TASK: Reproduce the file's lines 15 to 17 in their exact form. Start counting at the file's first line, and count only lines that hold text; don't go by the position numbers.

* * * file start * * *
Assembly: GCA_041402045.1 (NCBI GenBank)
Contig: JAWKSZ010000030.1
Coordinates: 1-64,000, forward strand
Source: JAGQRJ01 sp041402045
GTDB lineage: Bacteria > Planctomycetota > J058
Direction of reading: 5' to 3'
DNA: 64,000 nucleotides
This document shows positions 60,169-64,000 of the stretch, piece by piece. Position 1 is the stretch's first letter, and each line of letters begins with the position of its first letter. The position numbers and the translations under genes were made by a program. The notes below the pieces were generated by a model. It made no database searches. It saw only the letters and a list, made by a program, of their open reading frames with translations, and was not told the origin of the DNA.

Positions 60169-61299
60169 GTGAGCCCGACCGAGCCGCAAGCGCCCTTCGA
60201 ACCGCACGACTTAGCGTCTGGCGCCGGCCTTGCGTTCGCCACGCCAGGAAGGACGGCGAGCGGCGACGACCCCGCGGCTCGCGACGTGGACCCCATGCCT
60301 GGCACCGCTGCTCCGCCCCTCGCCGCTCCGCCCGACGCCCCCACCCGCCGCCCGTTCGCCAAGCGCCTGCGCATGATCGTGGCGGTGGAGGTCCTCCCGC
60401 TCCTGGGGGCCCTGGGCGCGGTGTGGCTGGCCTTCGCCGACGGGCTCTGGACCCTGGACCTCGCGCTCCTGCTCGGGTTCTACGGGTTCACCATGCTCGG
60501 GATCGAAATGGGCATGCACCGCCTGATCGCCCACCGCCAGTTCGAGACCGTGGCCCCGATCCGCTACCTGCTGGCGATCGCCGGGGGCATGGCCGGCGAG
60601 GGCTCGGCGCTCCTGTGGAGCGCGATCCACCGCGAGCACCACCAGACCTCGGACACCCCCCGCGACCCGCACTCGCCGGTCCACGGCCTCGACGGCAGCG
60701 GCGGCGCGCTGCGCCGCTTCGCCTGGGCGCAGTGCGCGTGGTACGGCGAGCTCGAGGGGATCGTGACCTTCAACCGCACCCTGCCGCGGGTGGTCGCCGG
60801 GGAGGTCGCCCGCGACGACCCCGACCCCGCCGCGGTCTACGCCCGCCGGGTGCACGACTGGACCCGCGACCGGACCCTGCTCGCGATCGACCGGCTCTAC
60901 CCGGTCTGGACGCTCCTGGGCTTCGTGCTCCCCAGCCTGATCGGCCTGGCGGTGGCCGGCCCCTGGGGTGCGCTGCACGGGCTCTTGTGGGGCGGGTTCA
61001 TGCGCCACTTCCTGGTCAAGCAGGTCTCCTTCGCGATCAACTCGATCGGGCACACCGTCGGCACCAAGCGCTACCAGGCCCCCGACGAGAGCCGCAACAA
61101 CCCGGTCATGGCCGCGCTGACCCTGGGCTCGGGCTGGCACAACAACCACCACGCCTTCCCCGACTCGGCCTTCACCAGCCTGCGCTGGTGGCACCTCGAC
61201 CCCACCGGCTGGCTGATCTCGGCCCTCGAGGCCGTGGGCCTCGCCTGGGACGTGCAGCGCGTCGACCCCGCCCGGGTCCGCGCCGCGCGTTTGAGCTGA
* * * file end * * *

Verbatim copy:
60601 GGCTCGGCGCTCCTGTGGAGCGCGATCCACCGCGAGCACCACCAGACCTCGGACACCCCCCGCGACCCGCACTCGCCGGTCCACGGCCTCGACGGCAGCG
60701 GCGGCGCGCTGCGCCGCTTCGCCTGGGCGCAGTGCGCGTGGTACGGCGAGCTCGAGGGGATCGTGACCTTCAACCGCACCCTGCCGCGGGTGGTCGCCGG
60801 GGAGGTCGCCCGCGACGACCCCGACCCCGCCGCGGTCTACGCCCGCCGGGTGCACGACTGGACCCGCGACCGGACCCTGCTCGCGATCGACCGGCTCTAC